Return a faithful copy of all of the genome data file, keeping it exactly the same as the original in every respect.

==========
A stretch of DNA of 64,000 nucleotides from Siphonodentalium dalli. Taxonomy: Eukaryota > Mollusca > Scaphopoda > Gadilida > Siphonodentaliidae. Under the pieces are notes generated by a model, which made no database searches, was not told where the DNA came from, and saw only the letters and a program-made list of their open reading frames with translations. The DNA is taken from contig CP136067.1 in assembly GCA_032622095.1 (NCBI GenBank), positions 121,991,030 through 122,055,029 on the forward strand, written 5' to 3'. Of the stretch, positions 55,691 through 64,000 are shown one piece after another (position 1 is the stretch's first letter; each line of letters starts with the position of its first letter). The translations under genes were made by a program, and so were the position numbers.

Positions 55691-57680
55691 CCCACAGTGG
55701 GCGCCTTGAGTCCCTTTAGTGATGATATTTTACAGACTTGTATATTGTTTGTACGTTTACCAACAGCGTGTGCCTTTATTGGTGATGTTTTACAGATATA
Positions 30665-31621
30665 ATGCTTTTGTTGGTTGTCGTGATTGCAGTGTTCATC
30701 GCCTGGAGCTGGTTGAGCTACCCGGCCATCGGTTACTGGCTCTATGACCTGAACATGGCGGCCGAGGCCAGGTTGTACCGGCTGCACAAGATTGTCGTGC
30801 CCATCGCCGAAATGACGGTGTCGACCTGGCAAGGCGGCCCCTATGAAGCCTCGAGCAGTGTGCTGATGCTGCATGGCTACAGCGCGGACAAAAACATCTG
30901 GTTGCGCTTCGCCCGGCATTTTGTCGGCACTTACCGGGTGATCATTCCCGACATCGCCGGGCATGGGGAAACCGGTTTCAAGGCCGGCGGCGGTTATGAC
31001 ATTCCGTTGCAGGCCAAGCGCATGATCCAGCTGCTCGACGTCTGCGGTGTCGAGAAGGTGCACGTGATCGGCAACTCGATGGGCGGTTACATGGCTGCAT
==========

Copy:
A stretch of DNA of 64,000 nucleotides from Siphonodentalium dalli. Taxonomy: Eukaryota > Mollusca > Scaphopoda > Gadilida > Siphonodentaliidae. Under the pieces are notes generated by a model, which made no database searches, was not told where the DNA came from, and saw only the letters and a program-made list of their open reading frames with translations. The DNA is taken from contig CP136067.1 in assembly GCA_032622095.1 (NCBI GenBank), positions 121,991,030 through 122,055,029 on the forward strand, written 5' to 3'. Of the stretch, positions 55,691 through 64,000 are shown one piece after another (position 1 is the stretch's first letter; each line of letters starts with the position of its first letter). The translations under genes were made by a program, and so were the position numbers.

Positions 55691-57680
55691 CCCACAGTGG
55701 GCGCCTTGAGTCCCTTTAGTGATGATATTTTACAGACTTGTATATTGTTTGTACGTTTACCAACAGCGTGTGCCTTTATTGGTGATGTTTTACAGATATA
Positions 30665-31621
30665 ATGCTTTTGTTGGTTGTCGTGATTGCAGTGTTCATC
30701 GCCTGGAGCTGGTTGAGCTACCCGGCCATCGGTTACTGGCTCTATGACCTGAACATGGCGGCCGAGGCCAGGTTGTACCGGCTGCACAAGATTGTCGTGC
30801 CCATCGCCGAAATGACGGTGTCGACCTGGCAAGGCGGCCCCTATGAAGCCTCGAGCAGTGTGCTGATGCTGCATGGCTACAGCGCGGACAAAAACATCTG
30901 GTTGCGCTTCGCCCGGCATTTTGTCGGCACTTACCGGGTGATCATTCCCGACATCGCCGGGCATGGGGAAACCGGTTTCAAGGCCGGCGGCGGTTATGAC
31001 ATTCCGTTGCAGGCCAAGCGCATGATCCAGCTGCTCGACGTCTGCGGTGTCGAGAAGGTGCACGTGATCGGCAACTCGATGGGCGGTTACATGGCTGCAT